For as long as I can remember, Lowry has been one of my favourite painters. It’s nothing to do with the ‘song’ (pah – I spit on your simplistic rendering of his work into matchstalk men) and all to do with the landscape he captures. No one quite caught the Industrial Revolution‘s effects on a land and people like he did. Most never even tried. And while we might not like the reality of the smoke-bound grey skies, the black chimneys, the bowed necks of the people, they hold a truth far more relevant to this country than any number of still life, no matter how rotted the fruit in the bowl.
“I began to wonder if anyone had ever done it…It seemed to me that it was very fine subject – industrial subject matter. I couldn’t see anybody at that time who had done it…I found that nobody had done it seriously. They hadn’t made a job of it – so I tried to do it as well as I could.”
So, wandering from room to room, drinking it all in, ducking around the people, I’d come up against paintings that caught, without celebration, without romanticism, the reality of life in the early 20th Century, in the land my grandparents came from. Where the NHS was just a dream and if your child was carried off in a fever van, chances were they wouldn’t return. Where landowners and pit owners and factory managers could make or break your life with little more than a stroke of a pen. Where overcrowding was rife, schooling limited and means of escape just pipe dreams.
Despite this, there is nothing unremittingly bleak about Lowry’s work. Colours sing out from the grey: red jumpers, flashes of green grass, pink brick houses. There is something glorious about the crowds hurrying to the football match or the fair, the Sunday stroll in the park. And for me there was the added pathos of coming across the picture above: painted in Ashton-under-Lyne, my Nan’s once-home, I could suddenly hear her talking to me, telling me about her Dad’s bakery, the long hours, the Aunties sat in black in the parlour. She narrated me all the way round.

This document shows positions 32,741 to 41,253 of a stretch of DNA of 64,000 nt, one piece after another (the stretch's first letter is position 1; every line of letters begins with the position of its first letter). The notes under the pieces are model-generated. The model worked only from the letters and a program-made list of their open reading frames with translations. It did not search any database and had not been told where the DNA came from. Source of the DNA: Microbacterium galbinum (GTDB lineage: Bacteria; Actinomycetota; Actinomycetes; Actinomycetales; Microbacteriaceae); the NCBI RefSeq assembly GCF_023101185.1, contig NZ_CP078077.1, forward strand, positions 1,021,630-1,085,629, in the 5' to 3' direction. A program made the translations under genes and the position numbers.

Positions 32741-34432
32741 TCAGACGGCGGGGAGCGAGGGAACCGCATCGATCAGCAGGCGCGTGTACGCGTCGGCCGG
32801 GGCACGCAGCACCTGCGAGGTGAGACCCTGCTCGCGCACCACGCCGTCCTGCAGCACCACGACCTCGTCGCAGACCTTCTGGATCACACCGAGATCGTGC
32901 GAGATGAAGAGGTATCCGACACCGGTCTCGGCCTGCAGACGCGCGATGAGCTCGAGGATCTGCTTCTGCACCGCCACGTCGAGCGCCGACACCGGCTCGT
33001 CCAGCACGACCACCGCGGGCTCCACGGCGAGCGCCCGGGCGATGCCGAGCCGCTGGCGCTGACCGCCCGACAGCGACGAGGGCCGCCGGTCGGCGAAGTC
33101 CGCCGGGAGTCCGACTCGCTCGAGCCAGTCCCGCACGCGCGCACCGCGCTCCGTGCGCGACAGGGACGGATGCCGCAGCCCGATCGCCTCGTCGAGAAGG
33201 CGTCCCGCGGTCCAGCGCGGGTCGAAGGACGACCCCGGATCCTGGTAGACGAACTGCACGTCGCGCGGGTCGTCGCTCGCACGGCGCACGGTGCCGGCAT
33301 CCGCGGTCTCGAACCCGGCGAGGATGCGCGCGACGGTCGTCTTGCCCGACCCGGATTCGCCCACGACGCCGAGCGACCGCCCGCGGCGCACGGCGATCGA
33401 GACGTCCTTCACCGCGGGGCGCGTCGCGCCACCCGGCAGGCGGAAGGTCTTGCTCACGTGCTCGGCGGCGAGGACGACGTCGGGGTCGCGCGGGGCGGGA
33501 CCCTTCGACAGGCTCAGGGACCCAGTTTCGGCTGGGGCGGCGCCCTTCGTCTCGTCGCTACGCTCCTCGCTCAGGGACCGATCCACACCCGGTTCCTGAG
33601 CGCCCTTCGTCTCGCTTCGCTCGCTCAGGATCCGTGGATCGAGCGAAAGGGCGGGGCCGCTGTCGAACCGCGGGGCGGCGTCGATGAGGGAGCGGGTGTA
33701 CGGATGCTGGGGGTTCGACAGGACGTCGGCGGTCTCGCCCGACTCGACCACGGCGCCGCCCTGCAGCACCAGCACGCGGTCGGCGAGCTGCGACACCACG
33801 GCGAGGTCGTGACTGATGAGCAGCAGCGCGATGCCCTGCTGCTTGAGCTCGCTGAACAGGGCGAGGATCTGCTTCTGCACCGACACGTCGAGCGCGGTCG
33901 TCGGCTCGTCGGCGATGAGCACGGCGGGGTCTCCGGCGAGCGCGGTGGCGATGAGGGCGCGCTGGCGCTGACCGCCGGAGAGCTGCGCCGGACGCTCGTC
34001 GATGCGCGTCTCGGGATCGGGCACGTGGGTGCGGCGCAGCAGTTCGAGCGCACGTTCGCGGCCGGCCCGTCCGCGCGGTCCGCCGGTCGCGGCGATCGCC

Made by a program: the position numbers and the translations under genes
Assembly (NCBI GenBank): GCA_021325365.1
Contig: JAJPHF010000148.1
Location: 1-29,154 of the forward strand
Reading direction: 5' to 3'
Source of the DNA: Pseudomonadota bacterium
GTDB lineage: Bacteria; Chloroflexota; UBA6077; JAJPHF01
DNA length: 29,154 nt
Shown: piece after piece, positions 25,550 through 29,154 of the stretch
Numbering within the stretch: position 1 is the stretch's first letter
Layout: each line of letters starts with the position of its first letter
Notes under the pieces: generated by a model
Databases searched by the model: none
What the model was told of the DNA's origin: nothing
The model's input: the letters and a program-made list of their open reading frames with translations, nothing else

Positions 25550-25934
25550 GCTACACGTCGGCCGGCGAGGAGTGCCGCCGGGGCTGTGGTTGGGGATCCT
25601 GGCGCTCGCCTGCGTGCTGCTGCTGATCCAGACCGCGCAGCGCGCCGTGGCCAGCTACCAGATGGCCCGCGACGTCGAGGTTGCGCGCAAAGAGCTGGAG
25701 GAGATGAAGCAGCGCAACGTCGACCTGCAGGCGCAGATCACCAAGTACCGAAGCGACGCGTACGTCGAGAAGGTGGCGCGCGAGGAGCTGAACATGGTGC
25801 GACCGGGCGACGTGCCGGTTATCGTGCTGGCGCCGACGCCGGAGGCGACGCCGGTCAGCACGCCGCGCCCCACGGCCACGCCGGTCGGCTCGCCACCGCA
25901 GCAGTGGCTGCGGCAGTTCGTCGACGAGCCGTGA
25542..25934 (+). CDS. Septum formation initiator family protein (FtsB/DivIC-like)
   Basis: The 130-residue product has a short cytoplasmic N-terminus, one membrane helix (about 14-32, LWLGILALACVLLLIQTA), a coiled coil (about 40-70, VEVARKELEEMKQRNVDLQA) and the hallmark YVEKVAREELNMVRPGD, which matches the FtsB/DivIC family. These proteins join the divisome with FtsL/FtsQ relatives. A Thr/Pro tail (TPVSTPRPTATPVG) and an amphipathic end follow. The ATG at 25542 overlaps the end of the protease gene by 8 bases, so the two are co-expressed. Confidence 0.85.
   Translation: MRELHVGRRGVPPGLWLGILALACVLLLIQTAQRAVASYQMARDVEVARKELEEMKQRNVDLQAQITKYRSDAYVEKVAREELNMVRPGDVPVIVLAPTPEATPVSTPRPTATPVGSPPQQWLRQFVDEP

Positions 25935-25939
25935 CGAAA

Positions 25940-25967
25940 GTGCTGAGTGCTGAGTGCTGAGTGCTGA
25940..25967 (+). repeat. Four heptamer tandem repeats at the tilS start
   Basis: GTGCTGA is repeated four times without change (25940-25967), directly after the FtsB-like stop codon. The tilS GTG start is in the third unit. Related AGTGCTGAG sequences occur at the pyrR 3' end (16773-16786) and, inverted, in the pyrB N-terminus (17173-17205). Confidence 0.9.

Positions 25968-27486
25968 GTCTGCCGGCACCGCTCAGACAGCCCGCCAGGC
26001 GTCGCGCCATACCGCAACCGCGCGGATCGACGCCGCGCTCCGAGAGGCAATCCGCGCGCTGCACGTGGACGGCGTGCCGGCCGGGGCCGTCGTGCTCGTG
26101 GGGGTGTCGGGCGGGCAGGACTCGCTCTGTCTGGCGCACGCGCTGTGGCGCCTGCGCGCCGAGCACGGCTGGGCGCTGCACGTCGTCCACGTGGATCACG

And I could see the women coming home from a hard day at the textiles mill, and hear the heavy trudge of the men returning from the mine:
I’m in danger of romanticising and that will never do. “That’s how my obsession with the industrial scene started: Saturday night walking the road to Bolton, and hearing the thump, thump of the machine at Kearsley Colliery. And coming back in the dark: thinking and thinking, thinking of the mystery of it all.” As we move further away from those times, as our grandparents die, are we in danger of becoming so enamoured of the ‘mystery of it all’ that we forget how dire things could be? The slums, the inequality, the high mortality, the cheapness of human life – it was the struggle against those wrongs perpetuated by the people in charge that led to some of the most interesting political times we have ever seen.
We certainly don’t see it now with our identikit, comfortable, career politicians, all shouting the same shade of diatribe and blame in an attempt to keep themselves elected.
What was particularly clever about this exhibition was the way it linked Lowry with the wider social and political scene of the time. Quotes from Orwell’s Road to Wigan Pier, the Manchester Guardian and even George Formby (Snr) songs (don’t dismiss, behind the humour lies social messages), place Lowry firmly in the context of those times. He is harder to write off as a painter of ‘matchstalk men’ when you stop considering him in isolation. Amidst the backdrop of the Wall Street Crash, the Great Depression and the looming World War II, those mocked figures have a poignancy and depth that few artists have ever managed.
“And where do you think I fit in, Mr. Marshall? As a painter – d’you think I’d ever been heard of if I hadn’t lived through the time, as you might say, of social awareness? … Social awareness – aye, but for that I’d possibly gone to the grave unsung.”